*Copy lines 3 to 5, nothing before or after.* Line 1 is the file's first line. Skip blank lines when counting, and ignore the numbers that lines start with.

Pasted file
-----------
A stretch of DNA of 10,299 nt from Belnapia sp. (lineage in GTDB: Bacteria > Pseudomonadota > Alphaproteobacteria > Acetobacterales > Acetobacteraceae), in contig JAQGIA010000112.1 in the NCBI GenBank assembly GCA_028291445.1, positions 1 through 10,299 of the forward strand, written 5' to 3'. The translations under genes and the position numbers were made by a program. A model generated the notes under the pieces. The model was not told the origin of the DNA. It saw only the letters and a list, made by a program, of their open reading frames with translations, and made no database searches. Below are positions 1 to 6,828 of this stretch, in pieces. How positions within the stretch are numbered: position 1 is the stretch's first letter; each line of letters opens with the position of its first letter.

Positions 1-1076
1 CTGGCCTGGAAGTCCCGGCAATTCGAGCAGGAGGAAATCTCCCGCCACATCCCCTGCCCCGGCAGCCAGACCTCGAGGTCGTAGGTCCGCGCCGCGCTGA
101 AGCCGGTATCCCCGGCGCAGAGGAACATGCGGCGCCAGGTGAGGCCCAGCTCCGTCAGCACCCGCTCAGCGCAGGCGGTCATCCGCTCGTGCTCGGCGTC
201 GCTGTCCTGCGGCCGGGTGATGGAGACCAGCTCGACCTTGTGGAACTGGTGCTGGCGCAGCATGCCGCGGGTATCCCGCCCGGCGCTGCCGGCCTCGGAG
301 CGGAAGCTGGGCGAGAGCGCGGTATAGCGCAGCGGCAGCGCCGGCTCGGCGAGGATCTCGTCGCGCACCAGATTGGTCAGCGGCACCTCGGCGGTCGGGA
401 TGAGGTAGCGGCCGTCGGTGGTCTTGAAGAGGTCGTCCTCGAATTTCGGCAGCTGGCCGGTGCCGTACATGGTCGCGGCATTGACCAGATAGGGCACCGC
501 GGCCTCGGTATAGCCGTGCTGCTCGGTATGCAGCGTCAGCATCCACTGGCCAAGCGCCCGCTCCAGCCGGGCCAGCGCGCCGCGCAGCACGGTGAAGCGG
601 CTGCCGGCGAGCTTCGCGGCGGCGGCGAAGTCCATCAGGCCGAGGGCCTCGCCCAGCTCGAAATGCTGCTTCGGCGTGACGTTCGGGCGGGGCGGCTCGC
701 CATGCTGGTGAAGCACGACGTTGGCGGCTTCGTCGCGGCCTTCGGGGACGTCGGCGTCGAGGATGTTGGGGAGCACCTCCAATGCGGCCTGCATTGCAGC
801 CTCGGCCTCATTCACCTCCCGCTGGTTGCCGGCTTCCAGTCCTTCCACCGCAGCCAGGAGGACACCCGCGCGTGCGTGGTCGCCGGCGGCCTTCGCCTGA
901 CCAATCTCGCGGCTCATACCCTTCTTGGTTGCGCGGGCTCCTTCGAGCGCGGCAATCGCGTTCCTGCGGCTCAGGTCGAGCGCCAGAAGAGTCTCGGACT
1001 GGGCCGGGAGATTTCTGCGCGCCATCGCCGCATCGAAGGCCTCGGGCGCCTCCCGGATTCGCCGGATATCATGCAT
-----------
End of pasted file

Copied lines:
1 CTGGCCTGGAAGTCCCGGCAATTCGAGCAGGAGGAAATCTCCCGCCACATCCCCTGCCCCGGCAGCCAGACCTCGAGGTCGTAGGTCCGCGCCGCGCTGA
101 AGCCGGTATCCCCGGCGCAGAGGAACATGCGGCGCCAGGTGAGGCCCAGCTCCGTCAGCACCCGCTCAGCGCAGGCGGTCATCCGCTCGTGCTCGGCGTC
201 GCTGTCCTGCGGCCGGGTGATGGAGACCAGCTCGACCTTGTGGAACTGGTGCTGGCGCAGCATGCCGCGGGTATCCCGCCCGGCGCTGCCGGCCTCGGAG